On Air Now

Upcoming Shows

Program Schedule »

Tune in to Listen

650 AM Hibbing, Minnesota

Weather

Current Conditions(Hibbing,MN 55746)

More Weather »
59° Feels Like: 59°
Wind: WSW 8 mph Past 24 hrs - Precip: 0”
Current Radar for Zip

Today

Thunderstorms 64°

Tonight

Scattered Thunderstorms 55°

Tomorrow

PM Thunderstorms 66°

Alerts

  • 0 Severe Weather Alerts
  • 0 Cancellations

Accused chemist in Massachusetts handled over 40,000 drug cases: investigator

By Daniel Lovering

BOSTON (Reuters) - A chemist accused of falsifying drug tests in a Massachusetts state crime lab may have influenced the outcome of drug cases involving more than 40,000 people, a former prosecutor tapped by Governor Deval Patrick to investigate the case said on Tuesday.

That finding could set the stage for a fresh round of court hearings on whether convictions linked to the chemist, Annie Dookhan, were valid.

Dookhan, 35, was arrested in September and charged with lying about the integrity of drug evidence that she analyzed.

Prosecutors contend that during her nine years as a state drug lab chemist, Dookhan handled an unusually high volume of evidence by confirming that drug evidence in criminal cases were illegal drugs simply by looking at them, rather than through chemical tests.

The investigator, former prosecutor David Meier, said his team found that Dookhan handled drug evidence linked to some 40,323 people.

"We were able to generate an additional approximately 2,500 names," Meier told reporters, noting that his team had analyzed 3.5 million lab documents. "There are approximately 40,000 names of individuals whose drug samples were associated with chemist Annie Dookhan in some way."

Prosecutors contend Dookhan tampered with drug evidence and faked test results at the Hinton State Laboratory Institute in Boston, where she had worked for nine years analyzing drug samples submitted by law enforcement across the state.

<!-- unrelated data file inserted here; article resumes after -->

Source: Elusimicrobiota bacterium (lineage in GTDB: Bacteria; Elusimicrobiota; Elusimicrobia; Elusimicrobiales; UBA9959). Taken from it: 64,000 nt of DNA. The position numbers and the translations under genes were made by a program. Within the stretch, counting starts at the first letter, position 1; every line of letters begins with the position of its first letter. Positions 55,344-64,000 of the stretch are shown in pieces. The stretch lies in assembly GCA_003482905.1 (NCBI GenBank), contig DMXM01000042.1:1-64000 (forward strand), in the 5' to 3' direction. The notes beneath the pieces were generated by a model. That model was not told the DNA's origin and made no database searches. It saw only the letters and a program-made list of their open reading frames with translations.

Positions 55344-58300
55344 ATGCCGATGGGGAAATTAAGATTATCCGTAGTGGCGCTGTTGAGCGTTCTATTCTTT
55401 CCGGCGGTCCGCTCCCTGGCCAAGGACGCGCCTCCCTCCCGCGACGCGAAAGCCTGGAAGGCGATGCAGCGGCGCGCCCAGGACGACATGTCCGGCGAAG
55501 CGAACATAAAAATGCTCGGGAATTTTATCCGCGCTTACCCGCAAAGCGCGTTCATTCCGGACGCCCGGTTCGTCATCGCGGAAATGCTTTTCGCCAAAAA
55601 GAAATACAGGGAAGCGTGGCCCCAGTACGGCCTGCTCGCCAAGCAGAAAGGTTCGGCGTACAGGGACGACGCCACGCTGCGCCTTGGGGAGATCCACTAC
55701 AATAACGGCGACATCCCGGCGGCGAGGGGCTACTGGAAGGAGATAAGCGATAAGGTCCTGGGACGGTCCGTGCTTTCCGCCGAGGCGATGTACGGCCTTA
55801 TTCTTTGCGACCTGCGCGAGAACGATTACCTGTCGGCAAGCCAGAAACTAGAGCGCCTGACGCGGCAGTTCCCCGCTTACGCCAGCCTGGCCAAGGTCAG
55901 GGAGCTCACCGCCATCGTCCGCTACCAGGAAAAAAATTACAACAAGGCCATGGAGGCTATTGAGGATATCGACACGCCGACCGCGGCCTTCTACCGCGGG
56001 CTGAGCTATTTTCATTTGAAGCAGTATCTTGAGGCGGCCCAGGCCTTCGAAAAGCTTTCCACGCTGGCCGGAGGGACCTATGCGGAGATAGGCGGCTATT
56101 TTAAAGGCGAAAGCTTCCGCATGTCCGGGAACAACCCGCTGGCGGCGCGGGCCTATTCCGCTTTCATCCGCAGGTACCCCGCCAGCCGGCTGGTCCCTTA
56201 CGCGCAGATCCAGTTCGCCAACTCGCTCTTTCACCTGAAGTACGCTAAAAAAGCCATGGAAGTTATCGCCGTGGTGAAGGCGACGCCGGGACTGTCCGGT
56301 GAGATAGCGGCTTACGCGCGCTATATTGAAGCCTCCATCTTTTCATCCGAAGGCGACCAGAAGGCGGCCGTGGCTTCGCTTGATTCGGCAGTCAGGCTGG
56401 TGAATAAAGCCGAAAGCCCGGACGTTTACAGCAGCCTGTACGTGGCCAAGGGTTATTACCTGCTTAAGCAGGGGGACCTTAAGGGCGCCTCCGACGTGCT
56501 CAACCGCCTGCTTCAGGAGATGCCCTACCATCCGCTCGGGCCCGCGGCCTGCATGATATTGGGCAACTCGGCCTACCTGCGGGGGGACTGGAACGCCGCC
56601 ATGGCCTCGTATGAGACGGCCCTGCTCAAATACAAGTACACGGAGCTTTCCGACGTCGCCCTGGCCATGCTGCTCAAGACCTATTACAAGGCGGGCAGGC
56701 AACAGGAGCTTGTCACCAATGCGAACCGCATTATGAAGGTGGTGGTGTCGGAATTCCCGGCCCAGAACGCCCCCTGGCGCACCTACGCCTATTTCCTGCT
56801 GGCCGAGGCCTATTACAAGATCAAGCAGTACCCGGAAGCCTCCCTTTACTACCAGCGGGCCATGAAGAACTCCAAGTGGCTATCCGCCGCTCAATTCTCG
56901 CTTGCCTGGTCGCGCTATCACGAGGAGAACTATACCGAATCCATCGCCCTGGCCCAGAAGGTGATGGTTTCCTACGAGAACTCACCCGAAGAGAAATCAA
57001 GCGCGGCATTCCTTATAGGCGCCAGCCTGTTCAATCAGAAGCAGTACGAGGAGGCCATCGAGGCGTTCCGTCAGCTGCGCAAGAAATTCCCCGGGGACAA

Apparently motivated by ambition, Dookhan handled two to three times as many cases as her co-workers.

Dookhan is also accused of altering substances in vials to cover up what prosecutors say was her practice of visually identifying samples without doing the proper chemical testing. She was removed from the testing lab in June 2011 and resigned in March 2012.

She has pleaded not guilty to all charges.

Investigators had previously concluded that at least 37,500 cases were tied to Dookhan's results and identified some 10,000 people convicted or accused of crimes based on evidence she had handled at the Hinton lab, which is temporarily closed.

About 338 prisoners have been released pending new trials as a result of the investigation.

The release of prisoners has created a headache for state and local officials. Boston Mayor Thomas Menino in November requested $15 million in state aid to help the city cope with additional police and shelter expenses that resulted from their release.

On Tuesday, Meier said the review earlier had shown about 2,000 of the roughly 40,000 people were incarcerated. So far about 2,600 court hearings related to the case have been held in superior court alone, he said.

Dookhan was arrested in September 2012 on charges of tampering with evidence, obstruction of justice, perjury and falsely claiming to have an advanced degree in chemistry. Dookhan allegedly got her job by falsely claiming she had a master's degree from the University of Massachusetts.

She was indicted on 27 charges in mid-December and was released on $10,000 bail after pleading not guilty to the initial charges after her arrest.

Dookhan's attorney, Nicolas Gordon, declined to comment on Tuesday. A trial has been scheduled for January 6 at Suffolk Superior Court in Boston.

Meier told a statehouse press conference that he had submitted a report on the review to Governor Patrick and that the names would be included in a database for prosecutors and other members of the criminal justice system.

"The vast majority of these individuals ... were charged with and presumably prosecuted in the local district courts or the Boston municipal court for first offense, minor possessory offenses," he said.

(Editing by Scott Malone and Bob Burgdorfer)

Comments